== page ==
Harvard captain Schuyler Mann clubbed two home runs off of Big Green starter Stephen Perry, elevating his season total to eight. Farkes—whose first-inning opposite-field shot twisted beyond the bushes in right field—and junior first baseman Josh Klimkiewicz—who teed a low fastball over the centerfield wall—also added round-trippers.

“Mr. Longball came through,” Walsh said.

Nonetheless, Harvard faced a 10-9 deficit in its last at-bat after Vance’s eighth-inning error—which followed a questionable no-tag call by the home plate umpire, allowing Blydell to reach first after a strikeout—had given Dartmouth the lead.

Singles by freshman Steffan Wilson and Wallace set up one of the game’s more bizarre plays.

With runners on first and third, backup catcher Drew Casey entered the game to pinch-hit in the lineup’s eight-hole. He skied the first pitch he saw into right field’s deep foul territory.

Instead of letting a surefire, game-tying sacrifice fly drop for a strike, Dartmouth right fielder Chris Grimm made the difficult catch.

Wilson scored without a throw.

“I hit it all right,” Casey said. “I couldn’t believe he caught it.

“But if you want to catch it, catch it by all means,” he added.

One Brendan Byrne groundout later, Vance drove home the winning run on Bell’s error.

Senior starter Mike Morgalis gave up six earned runs in the first two innings, but settled down as Harvard came back. Sophomore Jason Brown pitched three solid innings of relief. Junior Lance Salsgiver (1-0), who entered in the eighth inning, blew the save but earned the win.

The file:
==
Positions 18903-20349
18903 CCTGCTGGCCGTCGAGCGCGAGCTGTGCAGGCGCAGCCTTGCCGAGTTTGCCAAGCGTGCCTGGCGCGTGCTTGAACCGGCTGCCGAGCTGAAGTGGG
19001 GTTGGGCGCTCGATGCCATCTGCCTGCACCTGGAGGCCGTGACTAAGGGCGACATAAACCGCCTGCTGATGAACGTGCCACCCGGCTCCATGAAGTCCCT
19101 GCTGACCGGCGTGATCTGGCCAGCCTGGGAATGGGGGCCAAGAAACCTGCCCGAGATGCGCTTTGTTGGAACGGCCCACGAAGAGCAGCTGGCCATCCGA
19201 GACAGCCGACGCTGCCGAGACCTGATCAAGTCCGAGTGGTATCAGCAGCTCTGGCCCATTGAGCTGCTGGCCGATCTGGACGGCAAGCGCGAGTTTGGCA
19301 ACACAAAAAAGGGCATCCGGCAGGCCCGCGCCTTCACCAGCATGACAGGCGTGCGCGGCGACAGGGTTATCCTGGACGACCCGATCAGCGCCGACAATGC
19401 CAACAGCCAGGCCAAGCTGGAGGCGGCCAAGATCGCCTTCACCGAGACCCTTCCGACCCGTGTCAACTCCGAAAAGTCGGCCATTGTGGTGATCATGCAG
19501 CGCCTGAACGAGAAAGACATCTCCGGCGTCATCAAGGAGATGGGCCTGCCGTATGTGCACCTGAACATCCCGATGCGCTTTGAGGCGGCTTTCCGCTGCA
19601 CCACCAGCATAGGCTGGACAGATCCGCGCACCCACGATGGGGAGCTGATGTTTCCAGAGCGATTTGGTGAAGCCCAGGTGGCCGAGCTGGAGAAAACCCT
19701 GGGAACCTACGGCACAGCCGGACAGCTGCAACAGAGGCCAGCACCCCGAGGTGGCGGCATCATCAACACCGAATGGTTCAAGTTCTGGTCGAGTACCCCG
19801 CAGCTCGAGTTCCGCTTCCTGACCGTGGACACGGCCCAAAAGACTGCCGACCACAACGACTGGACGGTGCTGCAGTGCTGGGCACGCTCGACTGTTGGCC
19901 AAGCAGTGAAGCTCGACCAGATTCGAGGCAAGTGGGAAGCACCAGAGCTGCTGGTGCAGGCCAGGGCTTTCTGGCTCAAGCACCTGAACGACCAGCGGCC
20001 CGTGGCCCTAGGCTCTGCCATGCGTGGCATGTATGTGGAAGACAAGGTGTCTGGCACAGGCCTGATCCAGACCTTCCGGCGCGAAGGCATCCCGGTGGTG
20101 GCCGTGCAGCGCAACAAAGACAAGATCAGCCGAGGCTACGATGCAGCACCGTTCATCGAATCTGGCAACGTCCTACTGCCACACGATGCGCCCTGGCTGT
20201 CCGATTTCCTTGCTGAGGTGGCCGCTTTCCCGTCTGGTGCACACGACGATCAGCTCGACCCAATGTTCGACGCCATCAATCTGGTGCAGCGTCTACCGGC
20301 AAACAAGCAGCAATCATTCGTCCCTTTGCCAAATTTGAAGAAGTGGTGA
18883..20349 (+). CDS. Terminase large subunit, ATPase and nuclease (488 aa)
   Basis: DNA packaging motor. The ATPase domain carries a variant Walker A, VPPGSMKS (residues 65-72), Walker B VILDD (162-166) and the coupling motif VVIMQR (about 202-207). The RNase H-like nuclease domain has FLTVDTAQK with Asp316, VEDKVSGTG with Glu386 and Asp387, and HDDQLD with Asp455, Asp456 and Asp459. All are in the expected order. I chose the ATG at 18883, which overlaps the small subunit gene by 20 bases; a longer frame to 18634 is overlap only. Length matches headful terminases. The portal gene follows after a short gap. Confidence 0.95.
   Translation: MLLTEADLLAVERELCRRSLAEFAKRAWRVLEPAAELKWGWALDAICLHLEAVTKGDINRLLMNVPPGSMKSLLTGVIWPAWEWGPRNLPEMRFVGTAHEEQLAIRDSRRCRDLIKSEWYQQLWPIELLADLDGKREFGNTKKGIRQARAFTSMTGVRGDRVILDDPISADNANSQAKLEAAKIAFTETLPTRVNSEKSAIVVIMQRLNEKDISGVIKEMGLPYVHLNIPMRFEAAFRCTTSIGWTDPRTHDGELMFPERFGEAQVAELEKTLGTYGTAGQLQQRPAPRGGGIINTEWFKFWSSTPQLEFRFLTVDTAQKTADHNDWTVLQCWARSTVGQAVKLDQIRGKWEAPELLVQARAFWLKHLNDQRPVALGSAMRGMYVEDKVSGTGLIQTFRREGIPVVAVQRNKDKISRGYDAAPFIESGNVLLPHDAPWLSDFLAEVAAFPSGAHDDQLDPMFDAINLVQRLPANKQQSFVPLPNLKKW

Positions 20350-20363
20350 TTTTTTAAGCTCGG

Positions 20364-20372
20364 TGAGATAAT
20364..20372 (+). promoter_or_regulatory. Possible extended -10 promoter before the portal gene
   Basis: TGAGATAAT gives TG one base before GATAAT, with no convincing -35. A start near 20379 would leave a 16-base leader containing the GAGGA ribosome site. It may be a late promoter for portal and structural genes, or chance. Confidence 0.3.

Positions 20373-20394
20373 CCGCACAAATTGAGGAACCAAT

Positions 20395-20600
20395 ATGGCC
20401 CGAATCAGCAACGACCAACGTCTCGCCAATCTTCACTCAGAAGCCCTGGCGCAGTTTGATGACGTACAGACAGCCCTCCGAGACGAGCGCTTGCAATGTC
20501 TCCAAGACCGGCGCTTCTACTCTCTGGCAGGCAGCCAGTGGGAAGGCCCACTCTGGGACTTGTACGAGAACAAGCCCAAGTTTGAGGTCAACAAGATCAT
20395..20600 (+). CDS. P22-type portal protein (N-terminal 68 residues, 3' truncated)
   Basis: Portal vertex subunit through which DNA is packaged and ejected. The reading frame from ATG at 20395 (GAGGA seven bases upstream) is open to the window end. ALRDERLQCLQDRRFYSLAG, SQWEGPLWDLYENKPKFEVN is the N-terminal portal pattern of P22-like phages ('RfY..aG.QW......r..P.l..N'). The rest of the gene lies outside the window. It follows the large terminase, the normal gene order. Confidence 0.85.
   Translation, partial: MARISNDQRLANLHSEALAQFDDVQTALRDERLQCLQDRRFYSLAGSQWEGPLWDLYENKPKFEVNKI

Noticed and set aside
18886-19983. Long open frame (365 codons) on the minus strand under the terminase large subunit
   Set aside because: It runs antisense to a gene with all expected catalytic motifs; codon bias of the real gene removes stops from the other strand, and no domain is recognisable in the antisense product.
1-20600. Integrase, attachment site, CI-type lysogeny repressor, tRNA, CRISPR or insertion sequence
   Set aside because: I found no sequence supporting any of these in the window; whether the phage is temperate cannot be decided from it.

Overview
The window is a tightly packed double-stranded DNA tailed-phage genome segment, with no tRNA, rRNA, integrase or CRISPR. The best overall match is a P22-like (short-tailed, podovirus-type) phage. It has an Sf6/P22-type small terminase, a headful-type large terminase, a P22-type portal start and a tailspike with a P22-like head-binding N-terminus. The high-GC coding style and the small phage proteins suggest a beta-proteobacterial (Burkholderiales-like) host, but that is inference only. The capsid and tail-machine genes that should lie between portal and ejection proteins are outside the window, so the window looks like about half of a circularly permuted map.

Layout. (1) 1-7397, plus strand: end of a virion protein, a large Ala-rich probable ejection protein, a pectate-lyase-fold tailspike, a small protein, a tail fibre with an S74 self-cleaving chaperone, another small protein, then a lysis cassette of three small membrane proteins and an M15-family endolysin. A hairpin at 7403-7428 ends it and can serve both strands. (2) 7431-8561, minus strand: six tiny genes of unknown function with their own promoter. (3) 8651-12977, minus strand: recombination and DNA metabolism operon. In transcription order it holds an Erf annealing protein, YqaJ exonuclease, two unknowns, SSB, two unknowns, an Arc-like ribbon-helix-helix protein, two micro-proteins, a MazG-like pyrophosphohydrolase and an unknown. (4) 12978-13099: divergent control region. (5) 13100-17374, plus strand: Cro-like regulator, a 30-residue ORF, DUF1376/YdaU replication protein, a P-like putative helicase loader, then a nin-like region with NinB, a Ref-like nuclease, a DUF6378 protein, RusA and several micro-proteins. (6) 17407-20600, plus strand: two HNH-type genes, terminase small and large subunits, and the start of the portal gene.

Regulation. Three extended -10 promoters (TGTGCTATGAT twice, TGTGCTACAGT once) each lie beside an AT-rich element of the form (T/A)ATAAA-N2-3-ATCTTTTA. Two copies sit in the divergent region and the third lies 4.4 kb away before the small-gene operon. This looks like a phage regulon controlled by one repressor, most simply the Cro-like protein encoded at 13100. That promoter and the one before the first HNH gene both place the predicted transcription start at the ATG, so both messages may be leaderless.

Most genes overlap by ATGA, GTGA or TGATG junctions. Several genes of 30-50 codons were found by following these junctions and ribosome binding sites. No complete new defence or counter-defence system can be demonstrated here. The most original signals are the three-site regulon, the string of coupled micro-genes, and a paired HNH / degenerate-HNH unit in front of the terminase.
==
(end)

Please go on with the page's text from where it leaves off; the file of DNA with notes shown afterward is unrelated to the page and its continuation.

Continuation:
HARVARD 9, DARTMOUTH 8

Senior Rob Wheeler was the hero of Game1 as Harvard overcame two separate three-run deficits to win.

Junior Frank Herrmann—who entered the day as the Ivy League’s second-best pitcher in ERA—and Dartmouth ace Josh Faiola were both roughed up early.

Walsh remained incredulous that “Faiola against Herrmann was going to be that high-[scoring].”

“That was the way it was going today,” Walsh said.

Wheeler picked up his embattled ace. With five RBI, the senior known as “Doggie” by his teammates kept the Crimson within reach.

In the third inning, Wheeler turned on a high heater from Faiola, who last summer earned Cape Cod League co-MVP honors.

The ball sailed long and high over the left-field fence for a game-tying three-run homer.

“I guess [Faiola] thought he could get it in on me,” Wheeler said. “A lot of guys sometimes do, but I was ready that time. It felt awesome.”

Walsh wasn’t surprised.

“If you’re here early and see [batting practice], he puts on a show,” Walsh said. “The guy swings it.”

With Dartmouth leading 7-3 in the sixth, Harvard scored six runs in the bottom of the inning—highlighted by Farkes’ leadoff line-shot home run to left—to take the lead it wouldn’t give up.

Sophomore Jason Brown (2-1) got the win with a scoreless inning of relief. Wilson struck out three in the game’s final two innings to earn the save.

—Staff writer Alex McPhillips can be reached at rmcphill@fas.harvard.edu.

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Clutch When It Counts

Clutch When It Counts